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Noodle Law Pleases Oodles of Chinese Restaurant Owners

Chicken Pho Ga, or Chicken Noodle Soup, at Turtle Tower Restaurant in the Tenderloin on Wednesday, September 29, 2010
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Chicken Pho Ga, or Chicken Noodle Soup, at Turtle Tower Restaurant in the Tenderloin on Wednesday, September 29, 2010
 

Chicken Pho Ga, or Chicken Noodle Soup, at Turtle Tower Restaurant in the Tenderloin on Wednesday, September 29, 2010
Adithya Sambamurthy/The Bay Citizen
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Chicken Pho Ga, or Chicken Noodle Soup, at Turtle Tower Restaurant in the Tenderloin on Wednesday, September 29, 2010
Adithya Sambamurthy/The Bay Citizen

Chinese restaurant owners are celebrating a new law that takes Asian food traditions into account when it comes to preparing rice noodles. Gov. Arnold Schwarzenegger recently signed into law Senate Bill 888, which ensures the continued safe production of Asian noodles in the state by allowing rice noodles to be kept at room temperature and delivered to restaurants within four hours. Chinese-American Senator Leland Yee, D-San Francisco, wrote the bill after receiving complaints from several Asian noodle manufacturers who had been penalized by the state’s public health department. They were fined for violating food safety regulations for not keeping the noodles under 41 degrees or over 140 degrees.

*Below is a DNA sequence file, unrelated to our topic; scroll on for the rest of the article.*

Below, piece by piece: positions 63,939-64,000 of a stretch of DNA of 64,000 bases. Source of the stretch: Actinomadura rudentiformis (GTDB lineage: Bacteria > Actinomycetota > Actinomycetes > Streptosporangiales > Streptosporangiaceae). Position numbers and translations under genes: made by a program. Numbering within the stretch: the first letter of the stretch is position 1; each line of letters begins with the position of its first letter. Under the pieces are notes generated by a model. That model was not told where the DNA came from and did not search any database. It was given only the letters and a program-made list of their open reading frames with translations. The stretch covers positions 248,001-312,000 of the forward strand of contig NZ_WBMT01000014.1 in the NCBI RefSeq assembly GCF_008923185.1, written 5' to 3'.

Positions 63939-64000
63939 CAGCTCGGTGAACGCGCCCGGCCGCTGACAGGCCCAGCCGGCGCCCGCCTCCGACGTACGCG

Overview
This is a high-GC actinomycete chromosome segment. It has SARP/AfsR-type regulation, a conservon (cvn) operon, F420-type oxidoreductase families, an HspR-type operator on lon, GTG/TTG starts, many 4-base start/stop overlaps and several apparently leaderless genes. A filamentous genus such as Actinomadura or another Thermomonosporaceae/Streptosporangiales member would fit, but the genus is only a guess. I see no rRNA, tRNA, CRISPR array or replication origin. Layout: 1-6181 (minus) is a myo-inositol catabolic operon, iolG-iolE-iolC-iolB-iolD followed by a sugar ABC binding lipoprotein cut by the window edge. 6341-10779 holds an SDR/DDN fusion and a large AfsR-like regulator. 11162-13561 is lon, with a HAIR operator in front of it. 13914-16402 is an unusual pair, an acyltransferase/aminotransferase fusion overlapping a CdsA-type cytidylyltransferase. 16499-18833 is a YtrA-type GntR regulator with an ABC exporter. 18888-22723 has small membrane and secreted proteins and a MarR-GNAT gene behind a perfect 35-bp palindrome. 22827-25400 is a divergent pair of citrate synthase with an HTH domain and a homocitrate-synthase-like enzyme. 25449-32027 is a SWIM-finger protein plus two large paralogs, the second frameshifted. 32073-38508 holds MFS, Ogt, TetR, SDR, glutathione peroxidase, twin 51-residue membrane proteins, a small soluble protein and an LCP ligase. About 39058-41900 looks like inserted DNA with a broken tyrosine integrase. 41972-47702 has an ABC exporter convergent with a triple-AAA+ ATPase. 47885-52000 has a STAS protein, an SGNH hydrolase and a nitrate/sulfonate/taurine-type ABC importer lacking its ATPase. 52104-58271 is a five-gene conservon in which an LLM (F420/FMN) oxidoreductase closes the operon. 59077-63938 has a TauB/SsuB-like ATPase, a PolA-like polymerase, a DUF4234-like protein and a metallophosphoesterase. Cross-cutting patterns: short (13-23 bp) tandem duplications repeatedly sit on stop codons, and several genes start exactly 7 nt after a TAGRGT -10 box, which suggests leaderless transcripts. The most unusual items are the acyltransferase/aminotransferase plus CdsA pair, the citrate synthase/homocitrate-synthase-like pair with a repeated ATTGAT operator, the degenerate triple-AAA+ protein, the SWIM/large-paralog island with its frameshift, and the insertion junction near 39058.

Chinese food manufacturers argued that rice noodles are traditionally kept at room temperature to maintain their smooth, al dente texure, reports Steve Ng for the China Press. Noodles that have been refrigerated lose their flavor, and cold temperatures can cause them to crack and get soggy when cooked.

Chinese restaurant owners have criticized state health officials in the past for their by-the-book approach to food safety, which they said did not take into account an understanding of Asian cuisine. Fresh rice noodles are often eaten the same day they are made, and restaurant owners say they have never received complaints that customers felt sick after eating fresh noodles.

Asian food manufacturers and restaurant owners say the passage of the bill marks an important step in California’s acceptance of Asian food culture.

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